This week the Major League Soccer rumor mill got its first infusion of summer transfer star power. As reported by the Washington Post, Wayne Rooney is in talks to leave Everton to come to DC United on a two year deal, with sources reporting that negotiations are ‘serious’ and ‘advanced’, which is newspaper code for ‘we promise we’re not making this up out of thin air.’
Tim Hall’s View From 101
Now, it is important to define our terms when it comes to Rooney or any player from abroad when it comes to the MLS summer transfer window.
The first and most important is to remember that until the press conference with the player in question holding up the shirt, a rumor remains just that. Even then, it would be more prudent to wait until the player gets between the lines in a match, because if soccer is a funny game, it is an even funnier business, and not funny haha.
Second, Wayne Rooney would not be the first, and surely won’t be the last, to float the possibility of a move overseas as a gambit to improve his negotiating position with his current club. That’s a trick as old as transfers themselves.
There appears to be a split among the powers-that-be at Everton about whether or not they want to let Rooney go, and some of that decision may come down to who ends up managing the club once play starts up next season. Don’t fret for Big Sam Allerdyce, however. He’ll land on his feet at another club as only Premier League managers do. But let’s give Wazza the benefit of the doubt concerning the validity of a potential move to the American capital.
There are two types of players that come to the United States from England, or indeed anywhere overseas. The first is probably best encapsulated by a fellow named David Beckham. You might have heard of him. Played for Preston North End. For all the good Beckham brought to LA Galaxy as a player when he joined in 2007, he was always much more important as a totem.
The brand and the attention surrounding Beckham was always sure to outshine what he did between whistles. On the other end of that spectrum is a player like Bradley Wright-Phillips, who made what is effectively a lateral career move coming from the English Championship to MLS, joining the New York Red Bulls in 2013. There was no great fanfare, no horde of media waiting at the airport, it was just ink to paper and get to work.
And there are two types of players once they get here. One is the Italian Andrea Pirlo, who modeled the very latest in haute couture traffic cone fashion while stealing a paycheck for NYCFC. Contrast that with someone like Thierry Henry, who – despite stretches of appearing indifferent to the task at hand – was still capable of flipping the switch and being world class on any given night while still enjoying the anonymity given by being in New York and playing soccer in a country where it still isn’t the end all be all.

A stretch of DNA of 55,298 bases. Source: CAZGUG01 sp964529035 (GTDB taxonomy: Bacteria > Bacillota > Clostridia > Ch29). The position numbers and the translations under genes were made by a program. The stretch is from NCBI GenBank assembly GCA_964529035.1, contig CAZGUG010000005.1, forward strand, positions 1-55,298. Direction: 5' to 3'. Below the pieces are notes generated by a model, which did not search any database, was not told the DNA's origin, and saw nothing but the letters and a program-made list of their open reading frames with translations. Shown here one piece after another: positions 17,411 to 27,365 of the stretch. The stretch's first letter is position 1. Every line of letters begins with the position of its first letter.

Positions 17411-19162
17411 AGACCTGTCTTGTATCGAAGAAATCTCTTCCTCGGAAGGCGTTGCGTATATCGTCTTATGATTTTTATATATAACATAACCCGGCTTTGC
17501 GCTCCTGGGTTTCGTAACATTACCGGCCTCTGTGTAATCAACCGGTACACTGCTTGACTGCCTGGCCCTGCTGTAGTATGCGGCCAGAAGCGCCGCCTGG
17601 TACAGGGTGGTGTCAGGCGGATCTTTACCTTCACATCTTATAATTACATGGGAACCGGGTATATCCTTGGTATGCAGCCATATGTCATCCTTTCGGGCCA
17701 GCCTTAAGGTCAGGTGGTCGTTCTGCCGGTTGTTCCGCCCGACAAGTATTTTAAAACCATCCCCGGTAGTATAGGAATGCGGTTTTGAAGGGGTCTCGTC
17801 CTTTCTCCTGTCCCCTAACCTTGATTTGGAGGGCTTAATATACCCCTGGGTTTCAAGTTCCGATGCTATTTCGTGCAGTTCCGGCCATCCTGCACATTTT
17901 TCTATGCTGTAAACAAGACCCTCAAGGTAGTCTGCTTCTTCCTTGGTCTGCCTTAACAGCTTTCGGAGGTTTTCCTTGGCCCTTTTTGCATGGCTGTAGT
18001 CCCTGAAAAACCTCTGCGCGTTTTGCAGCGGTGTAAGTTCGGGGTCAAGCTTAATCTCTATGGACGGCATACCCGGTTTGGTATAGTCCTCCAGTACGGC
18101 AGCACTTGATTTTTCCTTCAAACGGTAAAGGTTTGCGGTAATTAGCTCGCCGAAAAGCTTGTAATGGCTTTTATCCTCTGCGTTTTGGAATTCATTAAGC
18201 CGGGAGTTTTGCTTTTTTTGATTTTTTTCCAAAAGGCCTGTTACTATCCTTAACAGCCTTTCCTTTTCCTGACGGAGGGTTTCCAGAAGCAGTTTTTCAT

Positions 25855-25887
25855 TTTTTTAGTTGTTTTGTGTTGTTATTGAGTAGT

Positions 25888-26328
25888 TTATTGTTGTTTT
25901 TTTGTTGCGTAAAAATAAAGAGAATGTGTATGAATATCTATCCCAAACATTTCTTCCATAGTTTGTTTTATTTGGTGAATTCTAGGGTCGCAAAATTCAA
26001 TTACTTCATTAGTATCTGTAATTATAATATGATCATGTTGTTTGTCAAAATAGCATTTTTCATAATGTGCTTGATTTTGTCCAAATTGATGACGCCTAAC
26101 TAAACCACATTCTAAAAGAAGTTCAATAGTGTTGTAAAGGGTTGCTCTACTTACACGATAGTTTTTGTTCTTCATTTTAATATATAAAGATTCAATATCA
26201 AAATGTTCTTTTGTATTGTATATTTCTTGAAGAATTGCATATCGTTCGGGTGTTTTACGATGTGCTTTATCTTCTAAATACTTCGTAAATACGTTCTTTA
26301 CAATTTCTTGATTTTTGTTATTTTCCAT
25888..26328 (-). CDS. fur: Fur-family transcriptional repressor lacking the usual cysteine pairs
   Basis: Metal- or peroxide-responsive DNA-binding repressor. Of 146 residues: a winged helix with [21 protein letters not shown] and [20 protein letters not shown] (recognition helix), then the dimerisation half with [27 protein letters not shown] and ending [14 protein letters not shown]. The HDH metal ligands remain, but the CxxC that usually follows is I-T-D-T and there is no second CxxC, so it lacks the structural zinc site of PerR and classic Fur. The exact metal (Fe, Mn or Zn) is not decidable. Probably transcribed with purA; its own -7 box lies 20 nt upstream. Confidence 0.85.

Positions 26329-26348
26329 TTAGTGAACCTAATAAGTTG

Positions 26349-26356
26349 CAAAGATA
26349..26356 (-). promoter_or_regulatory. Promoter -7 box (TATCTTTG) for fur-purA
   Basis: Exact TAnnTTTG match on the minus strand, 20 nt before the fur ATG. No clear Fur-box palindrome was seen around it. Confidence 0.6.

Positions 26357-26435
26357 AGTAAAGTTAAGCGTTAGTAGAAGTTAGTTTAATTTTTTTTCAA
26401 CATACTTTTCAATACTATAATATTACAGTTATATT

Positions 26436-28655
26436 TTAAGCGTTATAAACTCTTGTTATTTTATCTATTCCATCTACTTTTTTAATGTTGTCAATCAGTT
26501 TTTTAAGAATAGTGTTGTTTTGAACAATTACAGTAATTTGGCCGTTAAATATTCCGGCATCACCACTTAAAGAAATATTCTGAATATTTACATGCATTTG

Where would Wayne Rooney fall in these spectra? To answer the second one first, it is difficult to imagine Rooney showing up and bossing the game from the word go. For starters, the DC United team he’d be joining has been abysmal for some years now. Rooney is not the last missing piece that would propel DC into the stratosphere, but could make the difference on if they make the MLS playoffs or not, and from there the playoffs are as much luck as skill. Such is the state of the league as presently constructed.
Which leads to the second part of the equation: is DC bidding on Wayne Rooney the midfielder, or Wayne Rooney the marketing brand? Given when the transfer window opens, a splash signing of Rooney would be contemporaneous with the opening of DC’s new soccer specific stadium.
The Black and Red can claim bringing in the England international is a step towards reversing their fortunes, but in truth, their eyes will be on the fortunes to be gained filling Audi Field and selling jerseys with Rooney’s name on the back. While the diehards will be keen to see their new home, it will take some onlookers who want to see the familiar name for the first time to fill the seats in the upper sections.
So the interest is there going one way, but is it reciprocated? Does Rooney actually want to come stateside? This is a player who has spent his entire career – and therefore his entire life – in England, and might be the player most associated with English football, both for league and nation, in this generation.
He is not an international swashbuckler setting his sights on the US as another, if final, jewel in his crown. It is difficult to imagine Wayne Rooney turning up to a hero’s welcome at the San Siro or Camp Nou at this point. This is a 32 year old who may be running out of options. It’s not a case of what’s left to win, but who’s left to take him.
So this may be one of those occasions where the casual fan sees the arrival of a foreign star as the best thing since sliced bread, but the passionate fan knows that bread is stale. Wayne Rooney, according to prevailing soccer math, should have a handful of productive years left, but there are a lot of miles on those legs.
Wayne has been a first team professional since 2002. That is half his life spent grinding away at the very highest level, not to mention all his time spent playing as a youth, and internationally.
Wayne Rooney has been a fine player. Where you rate him as a pro, or among the Manchester United greats, or the England greats, is a matter for argument. His personal life, including the recent legal issues, is a matter for the tabloids.
But it would be rough to see a man who has been so synonymous with one league and one nation to see out his career toiling away in relative anonymity, especially if he does so at voluntary half-speed. Hopefully Everton or somewhere else in England can give Wayne Rooney a home, if for no other reason than to spare MLS the further stain of being called a retirement league.